The Lord was with us 
     in birth.
     in temptation.
     in misunderstanding.
     in betrayal.
     in suffering.
     in death.
     in the promise of new life.

Tuesday, November 27, 2012

Making the Bible a 4-year-old

For months now, my four-year-old has fought me on going to church.  Specifically, his issue is with going "upstairs," where the children's ministry is.  He's fine coming to church and seeing Aunt Mandy and her boyfriend, "Big Tristan," and his teenage friends like David and Courey, and his college friends like Rachel.  But he doesn't want to go "upstairs."  I've tried talking with him, and I haven't exactly figured out the issues.  I have confidence in what our children's ministry offers; I don't fault them.  He says the kids aren't his friends; I'm not sure what that means.  He doesn't like that they read out of adult Bibles; he wishes they read from a Bible like his.  He wishes it were like MegaCamp all the time (our summer camp for one week).  He's been asking to go to "the Big Room" with me, and I've resisted. 

As the Pastor to Students, I know the twinge of watching students go to the Big Room with their families but missing out on the age-specific ministry we offer them.  I know the Big Room worship and teaching are important for their spiritual lives!  I just want them to get the full experience and some age-specific community and teaching, too.  I want that for my son, even though he's only four.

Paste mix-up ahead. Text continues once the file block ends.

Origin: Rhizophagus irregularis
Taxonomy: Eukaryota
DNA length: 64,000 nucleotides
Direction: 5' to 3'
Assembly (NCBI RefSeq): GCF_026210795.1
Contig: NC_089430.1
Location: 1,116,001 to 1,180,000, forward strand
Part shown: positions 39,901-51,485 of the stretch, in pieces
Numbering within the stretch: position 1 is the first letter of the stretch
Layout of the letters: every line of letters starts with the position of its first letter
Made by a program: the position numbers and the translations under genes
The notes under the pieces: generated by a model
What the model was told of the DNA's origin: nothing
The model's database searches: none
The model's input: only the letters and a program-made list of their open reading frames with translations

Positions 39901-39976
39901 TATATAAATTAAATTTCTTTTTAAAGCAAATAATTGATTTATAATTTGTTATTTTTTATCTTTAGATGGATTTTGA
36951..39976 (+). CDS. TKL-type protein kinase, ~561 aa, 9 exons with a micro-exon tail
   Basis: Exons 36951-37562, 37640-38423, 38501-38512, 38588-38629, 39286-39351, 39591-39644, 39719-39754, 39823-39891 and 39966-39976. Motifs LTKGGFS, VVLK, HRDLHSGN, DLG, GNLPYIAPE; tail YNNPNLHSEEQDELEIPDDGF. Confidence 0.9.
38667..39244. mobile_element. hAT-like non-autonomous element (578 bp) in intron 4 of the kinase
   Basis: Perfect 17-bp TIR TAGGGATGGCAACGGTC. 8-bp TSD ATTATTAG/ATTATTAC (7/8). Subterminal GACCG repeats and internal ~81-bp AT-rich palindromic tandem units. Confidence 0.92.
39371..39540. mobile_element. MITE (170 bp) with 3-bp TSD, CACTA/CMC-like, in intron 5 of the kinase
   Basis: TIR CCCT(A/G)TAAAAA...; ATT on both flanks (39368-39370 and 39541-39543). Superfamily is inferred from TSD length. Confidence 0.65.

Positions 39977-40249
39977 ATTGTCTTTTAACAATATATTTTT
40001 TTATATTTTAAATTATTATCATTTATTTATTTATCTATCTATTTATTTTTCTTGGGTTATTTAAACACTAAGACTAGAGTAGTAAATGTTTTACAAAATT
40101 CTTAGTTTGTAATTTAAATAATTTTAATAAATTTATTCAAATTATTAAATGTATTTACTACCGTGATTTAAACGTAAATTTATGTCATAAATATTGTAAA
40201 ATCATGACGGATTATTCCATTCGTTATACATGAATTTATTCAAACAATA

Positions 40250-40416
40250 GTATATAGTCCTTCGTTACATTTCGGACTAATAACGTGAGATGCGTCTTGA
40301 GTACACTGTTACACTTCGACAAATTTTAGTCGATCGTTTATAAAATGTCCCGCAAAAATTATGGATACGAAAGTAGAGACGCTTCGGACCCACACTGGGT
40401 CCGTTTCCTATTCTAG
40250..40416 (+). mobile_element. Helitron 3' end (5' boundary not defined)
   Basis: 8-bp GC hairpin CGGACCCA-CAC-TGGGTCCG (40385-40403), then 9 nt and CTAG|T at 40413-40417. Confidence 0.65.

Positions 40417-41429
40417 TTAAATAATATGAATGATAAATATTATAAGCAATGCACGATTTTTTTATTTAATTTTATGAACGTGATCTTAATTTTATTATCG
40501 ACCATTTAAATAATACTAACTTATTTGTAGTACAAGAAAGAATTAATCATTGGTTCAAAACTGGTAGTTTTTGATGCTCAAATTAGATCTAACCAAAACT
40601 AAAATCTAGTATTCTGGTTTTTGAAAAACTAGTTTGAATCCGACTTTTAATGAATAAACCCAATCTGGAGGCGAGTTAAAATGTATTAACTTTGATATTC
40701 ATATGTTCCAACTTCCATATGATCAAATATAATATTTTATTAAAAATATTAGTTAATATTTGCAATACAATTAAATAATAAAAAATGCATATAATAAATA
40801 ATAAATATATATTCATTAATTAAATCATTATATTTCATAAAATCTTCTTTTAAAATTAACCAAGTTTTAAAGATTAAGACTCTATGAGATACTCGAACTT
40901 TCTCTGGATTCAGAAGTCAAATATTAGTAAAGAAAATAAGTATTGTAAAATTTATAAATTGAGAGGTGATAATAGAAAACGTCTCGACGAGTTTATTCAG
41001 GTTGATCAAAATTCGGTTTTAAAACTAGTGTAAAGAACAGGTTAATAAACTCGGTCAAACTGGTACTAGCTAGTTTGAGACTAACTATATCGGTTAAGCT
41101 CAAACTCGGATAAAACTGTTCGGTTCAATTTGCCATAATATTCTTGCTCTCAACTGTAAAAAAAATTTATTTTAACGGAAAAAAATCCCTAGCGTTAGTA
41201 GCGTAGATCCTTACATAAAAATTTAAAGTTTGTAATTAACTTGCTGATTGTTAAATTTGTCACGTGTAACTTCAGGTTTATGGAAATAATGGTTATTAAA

But this past Sunday was different.  He spent Saturday night with my parents, so he came to church with my mom.  He wanted to go to the Big Room with Nana, and she agreed, because it was a special day.  I was preaching.  I walked off stage, having not seen my kids for a day, and went searching for them.  I got a huge hug from my baby girl (she gives THE BEST hugs!).  But Tristan wasn't available for a hug.  He was in the Big Room with Nana; he made it through the hour-long service.

Afterwards he came running out, smiling, and then I got my hug.  He loved it.  (If you were at my church Sunday, then you'll understand that his favorite part was the turtle video.)

Paleontologist Tristan digging for fossils
The series is about being "Stuck" in our spiritual lives.  That night Tristan asked me, "Why are we talking about being stuck at church?"  

I explained that the Bible says that when we get stuck, or when we fall down, we need a friend to help us up.

Tristan said, "Like if a Triceratops got stuck, the rest of the herd could help him get out."

"Yes, just like that."

Even though he wasn't upstairs, he heard what the Bible says, and he understands it in his terms.  Dinosaurs are his life, and I'm encouraged that he was able to put the Biblical teaching in a context he could understand.  So, I'll keep bringing him to church and praying for him and listening to his bedtime prayers, and we'll see where he ends up on Sunday mornings.